Disqualified driver who ruined lives in crash is jailed for six years

Brian Reilly (24) drove down wrong side of M50 to evade gardaí before ploughing into car of an elderly couple

The defendant fled the scene of the crash and was found by gardaí hiding behind a nearby bush, the court heard. File photograph: Dave Meehan/The Irish Times

A disqualified driver who drove down the wrong side of the M50 to evade gardaí­ before ploughing into the car of an elderly couple has been jailed for six years.

Brian Reilly (24) ruined the lives of John and Ellen Armstrong after he crashed into their car as they were stopped at a red light in Finglas in January last year, Judge Melanie Greally told Dublin Circuit Criminal Court.

Ellen Armstrong suffered significant injuries and had to have the tip of her thumb amputated in the wake of the crash, which has left her dependent on others for care, the court heard.

Reilly, a disqualified driver with 126 previous convictions, was trying to evade gardaí­ after he was stopped and asked for his driving licence. He had been released from jail just six weeks prior to the incident after serving a sentence for offences including endangerment, the court heard.


Reilly of Tailteann Drive, Navan, Co Meath, pleaded guilty to two counts of endangerment, one count of dangerous driving causing serious bodily harm to Ellen Armstrong, one count of refusing to provide a blood or urine sample and one count of driving without insurance on January 29th, 2020.

Sentencing him on Friday, Judge Greally said Reilly “exposed four separate drivers to risk of death or serious harm” on the day in question.

“In the case of Mrs Armstrong, he inflicted a life-long episode of pain and loss of independence and loss of of the pursuits she enjoyed so much,” she said.

She imposed a sentence of seven and a half years and suspended the final 18 months on a number of conditions, including that Reilly engage with drug addiction services. She disqualified him from driving for life.

Garda Kieran Moloney previously told the court that a garda approached Reilly's car at a garage on the North Road in Finglas, after he noticed Reilly and two other occupants of the car were acting suspiciously.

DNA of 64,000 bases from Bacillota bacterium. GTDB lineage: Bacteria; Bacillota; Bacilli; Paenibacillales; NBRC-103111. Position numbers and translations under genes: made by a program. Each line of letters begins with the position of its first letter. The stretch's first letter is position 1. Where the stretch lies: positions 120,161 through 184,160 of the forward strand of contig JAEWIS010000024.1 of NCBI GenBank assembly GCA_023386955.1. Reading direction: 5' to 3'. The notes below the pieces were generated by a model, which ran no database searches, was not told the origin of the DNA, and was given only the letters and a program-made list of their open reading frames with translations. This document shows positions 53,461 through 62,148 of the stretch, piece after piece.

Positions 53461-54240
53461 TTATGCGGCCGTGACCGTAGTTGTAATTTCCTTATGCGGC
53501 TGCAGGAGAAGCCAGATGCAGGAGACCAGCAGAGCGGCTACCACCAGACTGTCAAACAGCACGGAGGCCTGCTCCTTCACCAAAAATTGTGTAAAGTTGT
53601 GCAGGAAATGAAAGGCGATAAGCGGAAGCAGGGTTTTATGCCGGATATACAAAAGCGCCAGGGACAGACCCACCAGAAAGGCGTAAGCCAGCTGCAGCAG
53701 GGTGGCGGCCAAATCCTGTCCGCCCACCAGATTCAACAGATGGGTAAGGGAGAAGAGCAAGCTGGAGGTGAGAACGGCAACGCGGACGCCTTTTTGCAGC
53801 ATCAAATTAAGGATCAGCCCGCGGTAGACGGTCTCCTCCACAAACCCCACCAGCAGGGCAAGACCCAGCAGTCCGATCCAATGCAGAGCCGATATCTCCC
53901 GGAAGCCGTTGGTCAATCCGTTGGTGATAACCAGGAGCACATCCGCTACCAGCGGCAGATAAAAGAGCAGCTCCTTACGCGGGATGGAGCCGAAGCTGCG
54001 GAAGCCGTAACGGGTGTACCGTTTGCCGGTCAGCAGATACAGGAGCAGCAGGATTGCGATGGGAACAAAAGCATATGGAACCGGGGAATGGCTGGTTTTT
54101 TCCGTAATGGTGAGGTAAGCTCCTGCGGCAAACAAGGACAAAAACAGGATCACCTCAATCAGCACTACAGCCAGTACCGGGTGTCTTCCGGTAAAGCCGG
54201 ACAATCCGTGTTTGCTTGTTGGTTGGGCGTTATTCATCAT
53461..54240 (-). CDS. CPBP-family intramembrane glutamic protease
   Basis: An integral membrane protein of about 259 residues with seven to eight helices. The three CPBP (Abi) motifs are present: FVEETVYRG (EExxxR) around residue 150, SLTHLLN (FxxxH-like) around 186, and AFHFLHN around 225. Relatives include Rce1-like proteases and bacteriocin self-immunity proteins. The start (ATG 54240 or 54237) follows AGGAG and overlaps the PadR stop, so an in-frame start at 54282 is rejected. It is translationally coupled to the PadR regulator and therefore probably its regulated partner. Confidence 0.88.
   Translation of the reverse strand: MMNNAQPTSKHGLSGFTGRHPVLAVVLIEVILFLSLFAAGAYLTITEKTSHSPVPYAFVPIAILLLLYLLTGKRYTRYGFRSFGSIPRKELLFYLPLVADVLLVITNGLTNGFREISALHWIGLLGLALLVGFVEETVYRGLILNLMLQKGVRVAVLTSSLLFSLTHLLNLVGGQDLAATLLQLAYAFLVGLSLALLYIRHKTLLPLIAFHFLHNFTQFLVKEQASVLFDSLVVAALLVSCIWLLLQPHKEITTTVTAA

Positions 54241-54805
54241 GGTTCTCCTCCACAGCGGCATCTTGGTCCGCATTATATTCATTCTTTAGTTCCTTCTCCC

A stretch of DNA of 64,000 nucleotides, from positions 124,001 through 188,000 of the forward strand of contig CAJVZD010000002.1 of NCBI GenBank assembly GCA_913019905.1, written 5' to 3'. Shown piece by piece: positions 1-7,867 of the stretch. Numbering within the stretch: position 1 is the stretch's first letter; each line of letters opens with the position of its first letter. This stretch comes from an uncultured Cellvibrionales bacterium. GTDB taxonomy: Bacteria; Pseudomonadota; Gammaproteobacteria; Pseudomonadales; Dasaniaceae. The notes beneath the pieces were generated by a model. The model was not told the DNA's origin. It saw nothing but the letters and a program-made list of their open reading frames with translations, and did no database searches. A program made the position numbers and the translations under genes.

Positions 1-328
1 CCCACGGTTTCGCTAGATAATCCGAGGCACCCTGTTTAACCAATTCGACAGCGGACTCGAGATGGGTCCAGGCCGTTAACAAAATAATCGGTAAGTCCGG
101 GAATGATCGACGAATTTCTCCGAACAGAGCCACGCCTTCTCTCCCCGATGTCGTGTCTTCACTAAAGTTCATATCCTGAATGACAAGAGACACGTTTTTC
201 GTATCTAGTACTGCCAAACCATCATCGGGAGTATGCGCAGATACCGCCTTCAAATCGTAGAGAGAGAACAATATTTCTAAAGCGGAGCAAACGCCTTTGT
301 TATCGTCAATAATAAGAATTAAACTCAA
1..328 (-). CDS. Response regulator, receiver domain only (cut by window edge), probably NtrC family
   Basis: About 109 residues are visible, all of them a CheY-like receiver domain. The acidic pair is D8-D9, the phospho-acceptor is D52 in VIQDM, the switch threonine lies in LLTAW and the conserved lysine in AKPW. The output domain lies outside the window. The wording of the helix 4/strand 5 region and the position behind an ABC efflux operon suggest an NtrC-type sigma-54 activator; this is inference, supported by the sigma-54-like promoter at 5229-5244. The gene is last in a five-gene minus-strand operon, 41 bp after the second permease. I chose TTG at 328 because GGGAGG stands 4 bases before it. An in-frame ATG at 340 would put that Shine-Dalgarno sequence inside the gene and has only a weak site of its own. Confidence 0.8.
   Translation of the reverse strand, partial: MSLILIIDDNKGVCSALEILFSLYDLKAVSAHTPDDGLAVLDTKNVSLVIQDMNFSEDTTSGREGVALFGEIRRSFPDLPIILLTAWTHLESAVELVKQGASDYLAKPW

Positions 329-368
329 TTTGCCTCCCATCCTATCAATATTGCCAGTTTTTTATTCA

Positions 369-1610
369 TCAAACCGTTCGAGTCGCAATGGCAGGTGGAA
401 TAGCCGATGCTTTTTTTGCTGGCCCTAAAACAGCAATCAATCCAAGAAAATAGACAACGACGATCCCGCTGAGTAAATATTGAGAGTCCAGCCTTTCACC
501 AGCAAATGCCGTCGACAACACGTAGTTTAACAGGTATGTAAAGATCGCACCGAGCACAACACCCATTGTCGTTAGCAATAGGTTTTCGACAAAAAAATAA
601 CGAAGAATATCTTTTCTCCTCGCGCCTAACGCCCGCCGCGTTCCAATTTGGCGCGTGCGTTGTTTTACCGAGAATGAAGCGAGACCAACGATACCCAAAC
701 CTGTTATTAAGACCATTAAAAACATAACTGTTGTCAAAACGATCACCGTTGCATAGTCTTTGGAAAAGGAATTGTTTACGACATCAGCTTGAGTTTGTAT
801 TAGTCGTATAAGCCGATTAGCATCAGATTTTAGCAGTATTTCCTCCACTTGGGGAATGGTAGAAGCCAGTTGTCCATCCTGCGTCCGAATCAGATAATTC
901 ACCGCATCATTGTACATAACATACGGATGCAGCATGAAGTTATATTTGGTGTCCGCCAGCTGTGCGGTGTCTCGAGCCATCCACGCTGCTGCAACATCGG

When asked for his licence, Reilly took off at speed, going the wrong way around a roundabout before joining the M50.

Swerving across lanes

During the pursuit, which gardaí had to abandon as it was too dangerous, Reilly drove down the wrong side of the M50 in the hard shoulder before driving down the wrong side of the N2.

He clipped one car while swerving across lanes on the M50 and reversed into another car at the Ballymun slip road. The incident came to an end when he crashed into a van at Kilshane Cross.

This collision sent his car crashing into the Armstrongs, who were stopped at a red light. Their car then crashed into a tree.

Reilly fled the scene and was found by gardaí hiding behind a nearby bush. When taken to James Connolly Memorial Hospital, he refused to provide a blood or urine sample to ascertain whether he was intoxicated, the court heard.

Ellen Armstrong suffered multiple rib fractures and other injuries in the crash, the court heard. She had to have the tip of her right thumb amputated and now needs help washing, getting dressed and performing basic household tasks, according to her victim impact report.

Her husband John Armstrong still suffers pain on a daily basis since the incident. He suffered a head wound and had a seizure in the wake of the crash.

The couple feel they have “little left to live for” now that their independence and daily activities, such as going for walks and shopping, have been taken away from them, the court was told.

Keith Spencer BL, defending, previously handed up a letter of apology to the Armstrongs but the court heard they do not wish to receive it at present.

Mr Spencer said his client had "panicked" when pulled over by gardaí. The court heard Reilly has spent much of his life in and out of prison and has a drug addiction. He is one of a large Traveller family and received a limited education.

Almost half of Reilly’s previous convictions are for road traffic offences, including six for dangerous driving, nine for driving without a licence and eight for driving without insurance.

“He has directly caused adversity and harm to two individuals who were expecting a comfortable retirement,” Mr Spencer said, adding Reilly was extremely remorseful.

Judge Greally accepted Reilly was genuinely remorseful and she noted he had a “less than ideal start in life”. But she said he must face a lengthy prison sentence given the seriousness of his offending.

“These are two elderly people whose lives have been ruined because of the actions of the accused, who was disqualified from driving at the time,” the judge said.